Heres the text.
A few points are preliminarily worth noting. First, hes very clear about whats at stake:
The consequences of failure are clear: Radical Islamic extremists would grow in strength and gain new recruits. They would be in a better position to topple moderate governments, create chaos in the region, and use oil revenues to fund their ambitions. Iran would be emboldened in its pursuit of nuclear weapons. Our enemies would have a safe haven from which to plan and launch attacks on the American people. On September the 11th, 2001, we saw what a refuge for extremists on the other side of the world could bring to the streets of our own cities. For the safety of our people, America must succeed in Iraq.
Second, the Iraqis have allegedly given us a green light to go after bad guys that we havent had before. If this isnt the case, well, then:
Ive made it clear to the Prime Minister and Iraqs other leaders that Americas commitment is not open-ended. If the Iraqi government does not follow through on its promises, it will lose the support of the American people -- and it will lose the support of the Iraqi people. Now is the time to act. The Prime Minister understands this. Here is what he told his people just last week: "The Baghdad security plan will not provide a safe haven for any outlaws, regardless of [their] sectarian or political affiliation."
Third, theres more blood, toil, tears, and sweat to come.
Fourth, thre are benchmarks for the Iraqi government, a political dimension for which this military effort provides support and defense.
Fifth, GWB hasnt abandoned his vision:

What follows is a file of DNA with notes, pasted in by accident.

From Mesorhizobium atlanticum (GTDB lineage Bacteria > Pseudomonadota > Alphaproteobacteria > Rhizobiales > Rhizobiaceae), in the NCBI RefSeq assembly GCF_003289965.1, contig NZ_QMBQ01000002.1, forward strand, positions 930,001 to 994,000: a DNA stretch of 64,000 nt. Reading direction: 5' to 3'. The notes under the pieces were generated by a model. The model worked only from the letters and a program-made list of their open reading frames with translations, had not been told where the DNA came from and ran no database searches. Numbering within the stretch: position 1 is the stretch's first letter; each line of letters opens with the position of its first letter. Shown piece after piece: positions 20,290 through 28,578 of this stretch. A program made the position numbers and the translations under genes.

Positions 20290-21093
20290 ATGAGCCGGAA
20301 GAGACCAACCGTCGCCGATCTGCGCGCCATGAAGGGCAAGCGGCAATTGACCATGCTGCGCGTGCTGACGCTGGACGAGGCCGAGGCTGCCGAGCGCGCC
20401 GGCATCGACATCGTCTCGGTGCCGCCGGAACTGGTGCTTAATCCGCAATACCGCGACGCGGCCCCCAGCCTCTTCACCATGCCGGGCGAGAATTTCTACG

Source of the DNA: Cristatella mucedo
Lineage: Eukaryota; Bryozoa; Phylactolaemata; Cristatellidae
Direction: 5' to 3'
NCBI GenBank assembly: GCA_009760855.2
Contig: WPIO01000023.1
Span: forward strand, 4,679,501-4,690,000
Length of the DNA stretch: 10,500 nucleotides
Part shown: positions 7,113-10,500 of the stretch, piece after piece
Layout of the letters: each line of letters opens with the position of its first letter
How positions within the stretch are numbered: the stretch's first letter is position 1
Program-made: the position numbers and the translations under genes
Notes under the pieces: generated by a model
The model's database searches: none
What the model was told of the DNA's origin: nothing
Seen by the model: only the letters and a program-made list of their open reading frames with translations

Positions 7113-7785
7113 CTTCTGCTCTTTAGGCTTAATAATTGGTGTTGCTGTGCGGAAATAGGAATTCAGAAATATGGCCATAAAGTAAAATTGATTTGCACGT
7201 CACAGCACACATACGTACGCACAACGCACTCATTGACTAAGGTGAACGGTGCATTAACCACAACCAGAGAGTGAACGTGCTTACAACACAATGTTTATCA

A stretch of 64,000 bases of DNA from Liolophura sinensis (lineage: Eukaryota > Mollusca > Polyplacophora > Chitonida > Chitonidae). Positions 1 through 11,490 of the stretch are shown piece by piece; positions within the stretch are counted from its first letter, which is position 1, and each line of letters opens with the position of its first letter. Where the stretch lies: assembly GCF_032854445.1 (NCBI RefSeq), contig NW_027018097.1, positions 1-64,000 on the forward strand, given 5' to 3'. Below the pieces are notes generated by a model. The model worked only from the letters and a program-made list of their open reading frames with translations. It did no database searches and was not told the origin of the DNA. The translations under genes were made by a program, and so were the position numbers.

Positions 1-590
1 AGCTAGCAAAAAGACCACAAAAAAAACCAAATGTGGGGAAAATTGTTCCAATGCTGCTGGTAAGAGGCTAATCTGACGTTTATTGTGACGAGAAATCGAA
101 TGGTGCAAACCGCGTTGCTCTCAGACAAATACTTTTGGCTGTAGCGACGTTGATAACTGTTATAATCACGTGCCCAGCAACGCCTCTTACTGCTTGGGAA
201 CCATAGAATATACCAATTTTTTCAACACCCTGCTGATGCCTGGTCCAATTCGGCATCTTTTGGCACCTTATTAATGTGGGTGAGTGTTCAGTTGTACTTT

The challenge playing out across the broader Middle East is more than a military conflict. It is the decisive ideological struggle of our time. On one side are those who believe in freedom and moderation. On the other side are extremists who kill the innocent, and have declared their intention to destroy our way of life. In the long run, the most realistic way to protect the American people is to provide a hopeful alternative to the hateful ideology of the enemy, by advancing liberty across a troubled region. It is in the interests of the United States to stand with the brave men and women who are risking their lives to claim their freedom, and to help them as they work to raise up just and hopeful societies across the Middle East.
From Afghanistan to Lebanon to the Palestinian Territories, millions of ordinary people are sick of the violence, and want a future of peace and opportunity for their children. And they are looking at Iraq. They want to know: Will America withdraw and yield the future of that country to the extremists, or will we stand with the Iraqis who have made the choice for freedom?
Sixth, he has formed a coalition of the willing (to talk) with Congress.
And lastly, he "addresses" Syria and Iran, not by entering into conversations, but by making clear that theyre part of the problem:
These two regimes are allowing terrorists and insurgents to use their territory to move in and out of Iraq. Iran is providing material support for attacks on American troops. We will disrupt the attacks on our forces. Well interrupt the flow of support from Iran and Syria. And we will seek out and destroy the networks providing advanced weaponry and training to our enemies in Iraq.
If hes serious about this, then Syria and Iran may have some worries about their own "territorial integrity."